My short story The Audience was recently published in the Lancashire Evening Post. You can read it in full below.
I was pulled from the bed by a bodiless arm. Through the mesh of white flesh and brown cotton I could just focus on the fingers which pressed painfully around my wrist.
‘Get up!’ A blurred mouth, nose and eyes appeared in place of the arm. As I struggled to escape the bed covers, the fingers grasped at my night gown, ripping it as they pulled me up. He smiled. I trembled. His hand moved towards me.
The slap hit me hard, made my face turn to one side, threw me back onto the bed.
‘I would not touch a dirty rat.’ He leaned over and spat in my face. It dripped down from my cheek to my chin. I didn’t dare to wipe it away as his eyes locked onto mine. I was supposed to look down. It was important to remember that. We are not equal. I got another slap for that insolence.
‘Now, get out!’ He moved to the next bed.
Clutching my nightgown at its torn seam, I saw one of the nurses being punched until she fell against the opposite bed. Her lip burst and blood seeped out; first with great urgency and then slowing to a steadier rate. The ward was filling with men in brown shirts. The sounds of cries, screams and blows building up louder.
‘Here, Ida, quickly!’ A whisper in my ear. Nurse Bauer handed me a pair of shoes which I put on with shaking hands. We hurried towards the door to the ward with everyone else, stumbling along the dark corridors to the main exit. Some of the younger ones cried openly, but I was just old enough to know that tears were simply a waste of salt.
Outside it was not the November night which made our teeth chatter. It was the sight of the mob, people coming to watch, lining the exit to the hospital, holding bricks, stones and pieces of rubble.
Many of the others coming into the freezing outdoors had to use crutches or be helped along by doctors and nurses who fended off blow after blow from the wall of violence which flanked us. I was glad of the shoes as I felt them crunch against the broken glass on the floor. Keeping my head low and holding my position in the middle, where it was relatively safe, I saw specks of blood dotted across the torn skin of those in front of me.
‘Hurry up!’ The angry cries of a brown shirt ahead of us. Some of the mob broke into our huddle with intent to reinforce his instructions. A woman grabbed my arm and yanked me forward. I looked her straight in the eye, despite being sure I would wet myself with fear. Her face changed and she backed off into the crowd, her grip leaving a mark on my bare arm. A street lamp lit us up, ensuring everyone got a good view as we continued on our way.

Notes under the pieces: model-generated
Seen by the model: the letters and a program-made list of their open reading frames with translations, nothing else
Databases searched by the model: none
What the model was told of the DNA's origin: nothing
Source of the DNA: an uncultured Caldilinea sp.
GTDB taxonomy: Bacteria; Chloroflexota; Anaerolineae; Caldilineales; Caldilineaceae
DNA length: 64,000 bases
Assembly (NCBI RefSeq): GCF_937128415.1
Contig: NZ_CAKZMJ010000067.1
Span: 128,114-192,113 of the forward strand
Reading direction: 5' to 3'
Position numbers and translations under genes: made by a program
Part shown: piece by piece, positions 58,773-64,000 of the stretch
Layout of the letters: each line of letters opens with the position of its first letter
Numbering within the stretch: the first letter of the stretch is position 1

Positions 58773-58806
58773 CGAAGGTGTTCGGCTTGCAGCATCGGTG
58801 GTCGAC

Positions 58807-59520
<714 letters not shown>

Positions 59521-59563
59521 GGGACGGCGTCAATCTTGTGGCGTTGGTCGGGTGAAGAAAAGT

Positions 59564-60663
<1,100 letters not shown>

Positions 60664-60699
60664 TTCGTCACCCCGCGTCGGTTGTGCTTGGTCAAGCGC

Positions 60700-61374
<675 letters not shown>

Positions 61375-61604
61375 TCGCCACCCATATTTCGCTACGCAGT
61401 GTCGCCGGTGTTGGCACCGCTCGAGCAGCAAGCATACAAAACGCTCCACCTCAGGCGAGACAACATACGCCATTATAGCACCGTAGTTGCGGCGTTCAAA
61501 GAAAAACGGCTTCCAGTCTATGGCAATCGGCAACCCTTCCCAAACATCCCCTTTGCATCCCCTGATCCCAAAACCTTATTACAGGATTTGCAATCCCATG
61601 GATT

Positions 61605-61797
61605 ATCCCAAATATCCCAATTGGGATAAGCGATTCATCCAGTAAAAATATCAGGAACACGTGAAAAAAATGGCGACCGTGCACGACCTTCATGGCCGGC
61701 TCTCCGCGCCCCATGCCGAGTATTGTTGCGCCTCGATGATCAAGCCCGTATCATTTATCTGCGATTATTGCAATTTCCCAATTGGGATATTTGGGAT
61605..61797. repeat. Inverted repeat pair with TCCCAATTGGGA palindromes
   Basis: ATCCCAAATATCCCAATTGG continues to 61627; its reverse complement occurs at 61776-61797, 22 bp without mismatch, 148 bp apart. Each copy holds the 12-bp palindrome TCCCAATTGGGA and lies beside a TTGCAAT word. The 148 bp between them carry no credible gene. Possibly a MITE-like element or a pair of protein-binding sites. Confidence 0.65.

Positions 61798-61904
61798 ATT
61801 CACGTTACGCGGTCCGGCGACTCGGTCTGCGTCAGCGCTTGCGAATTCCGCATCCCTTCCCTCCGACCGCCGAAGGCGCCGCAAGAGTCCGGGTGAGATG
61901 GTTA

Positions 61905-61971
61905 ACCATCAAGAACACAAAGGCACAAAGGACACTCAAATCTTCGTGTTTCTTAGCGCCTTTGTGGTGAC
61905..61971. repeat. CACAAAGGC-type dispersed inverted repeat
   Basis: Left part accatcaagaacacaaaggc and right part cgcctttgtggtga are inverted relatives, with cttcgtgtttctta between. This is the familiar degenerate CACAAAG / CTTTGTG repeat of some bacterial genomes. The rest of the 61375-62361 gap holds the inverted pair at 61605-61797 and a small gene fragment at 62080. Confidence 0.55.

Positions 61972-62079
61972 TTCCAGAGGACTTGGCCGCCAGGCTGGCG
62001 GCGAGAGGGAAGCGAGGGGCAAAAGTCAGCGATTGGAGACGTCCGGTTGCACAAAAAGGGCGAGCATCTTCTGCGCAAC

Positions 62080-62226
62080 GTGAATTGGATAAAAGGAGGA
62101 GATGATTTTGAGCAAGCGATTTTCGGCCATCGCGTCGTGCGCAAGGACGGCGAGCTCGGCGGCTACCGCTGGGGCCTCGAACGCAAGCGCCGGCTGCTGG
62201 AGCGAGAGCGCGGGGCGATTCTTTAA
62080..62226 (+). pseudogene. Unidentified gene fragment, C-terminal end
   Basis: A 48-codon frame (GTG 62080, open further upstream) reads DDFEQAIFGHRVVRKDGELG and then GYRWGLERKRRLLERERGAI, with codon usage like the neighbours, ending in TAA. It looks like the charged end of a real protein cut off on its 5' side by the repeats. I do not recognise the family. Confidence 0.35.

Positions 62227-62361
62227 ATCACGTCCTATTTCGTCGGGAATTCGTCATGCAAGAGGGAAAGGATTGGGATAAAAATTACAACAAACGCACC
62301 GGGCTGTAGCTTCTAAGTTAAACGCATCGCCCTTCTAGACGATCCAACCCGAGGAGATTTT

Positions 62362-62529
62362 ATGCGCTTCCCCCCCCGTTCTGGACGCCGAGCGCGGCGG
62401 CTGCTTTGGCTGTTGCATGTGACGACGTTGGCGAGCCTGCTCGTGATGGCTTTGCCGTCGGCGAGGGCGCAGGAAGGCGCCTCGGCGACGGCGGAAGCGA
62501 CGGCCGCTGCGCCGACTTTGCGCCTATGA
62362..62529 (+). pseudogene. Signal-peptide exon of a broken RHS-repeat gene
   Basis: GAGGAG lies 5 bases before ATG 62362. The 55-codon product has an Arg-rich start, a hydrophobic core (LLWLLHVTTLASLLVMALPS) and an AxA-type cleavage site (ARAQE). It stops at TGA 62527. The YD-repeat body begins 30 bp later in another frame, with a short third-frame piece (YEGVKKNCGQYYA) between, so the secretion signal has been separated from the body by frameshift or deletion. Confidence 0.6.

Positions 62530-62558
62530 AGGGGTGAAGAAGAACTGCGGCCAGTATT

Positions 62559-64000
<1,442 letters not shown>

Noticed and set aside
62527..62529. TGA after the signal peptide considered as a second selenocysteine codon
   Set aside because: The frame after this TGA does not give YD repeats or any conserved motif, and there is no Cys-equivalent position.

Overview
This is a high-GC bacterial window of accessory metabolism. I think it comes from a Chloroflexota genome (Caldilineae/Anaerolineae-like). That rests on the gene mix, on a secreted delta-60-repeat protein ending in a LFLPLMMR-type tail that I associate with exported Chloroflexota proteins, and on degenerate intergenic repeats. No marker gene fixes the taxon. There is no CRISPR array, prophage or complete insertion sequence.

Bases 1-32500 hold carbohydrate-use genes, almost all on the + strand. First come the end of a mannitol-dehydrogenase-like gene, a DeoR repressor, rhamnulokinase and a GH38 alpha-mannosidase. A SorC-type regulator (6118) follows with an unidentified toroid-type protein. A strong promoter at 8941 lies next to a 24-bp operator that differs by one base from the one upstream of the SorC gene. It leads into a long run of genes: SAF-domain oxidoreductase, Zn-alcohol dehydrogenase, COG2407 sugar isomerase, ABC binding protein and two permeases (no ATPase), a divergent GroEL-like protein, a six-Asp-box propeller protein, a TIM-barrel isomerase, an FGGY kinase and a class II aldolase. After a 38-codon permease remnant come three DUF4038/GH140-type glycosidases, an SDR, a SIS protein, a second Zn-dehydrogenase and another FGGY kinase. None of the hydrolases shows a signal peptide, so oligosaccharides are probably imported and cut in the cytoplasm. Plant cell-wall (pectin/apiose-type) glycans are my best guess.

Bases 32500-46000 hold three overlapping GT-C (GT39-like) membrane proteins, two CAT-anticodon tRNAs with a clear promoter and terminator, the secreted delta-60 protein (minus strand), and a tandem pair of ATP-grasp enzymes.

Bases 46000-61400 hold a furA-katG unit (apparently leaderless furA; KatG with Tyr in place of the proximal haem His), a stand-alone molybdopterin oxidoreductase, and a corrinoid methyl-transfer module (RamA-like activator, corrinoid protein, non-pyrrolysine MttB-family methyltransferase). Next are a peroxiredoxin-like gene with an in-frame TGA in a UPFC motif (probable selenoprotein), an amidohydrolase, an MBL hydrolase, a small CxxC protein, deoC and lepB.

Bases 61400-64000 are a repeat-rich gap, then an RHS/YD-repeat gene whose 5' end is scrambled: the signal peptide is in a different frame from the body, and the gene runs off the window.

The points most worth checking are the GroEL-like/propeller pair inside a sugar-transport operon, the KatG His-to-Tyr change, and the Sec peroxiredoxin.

A wild cheer rose up from the crowd, who had now gathered in a semi-circle around us, as we were positioned in front of a building. I copied the others who were kneeling down with their hands above their head. Stones dug into my skin. An old man next to me was pushed to his knees. The cold whipped around us, our collective breath showed in the air.
‘Please,’ a woman kept saying over and over as flames began to rise in front of us, drawing another wild cheer from the surging crowd. A boy of about fifteen was kicked in the head and fell face first to the ground. Boots continued to rain down on him until a girl in a white nightgown threw herself over his limp body, crying and screaming, in an act of surrender which went unacknowledged.
We were coughing with the smoke, flames licking at our face. I dared to look up and saw a fireman standing, holding a pipe, no water coming from it. He caught my eye and turned away. Next to him a woman in a feathered hat held a young boy above the crowd. His face lit up with delight at the fire. He clapped his hands together.
Objects were thrown to feed the flames. I felt a sharp crack in my skull and then wetness spread across my head. I looked up again at the fireman, noticed a gap to the side of him where no one stood baying for our blood. I made a run for it. He pretended not to notice me. A boy standing behind him did.
The boy stood in front of me, jumping in my way with his thick boots landing in deep puddles when I tried to get past. He must have been around my age but didn’t uphold the ideal model as his height was small, his skin dark and his body thin. But he acted the way they did. The crowd seemed to melt away. It was just the two of us in this dangerous dance.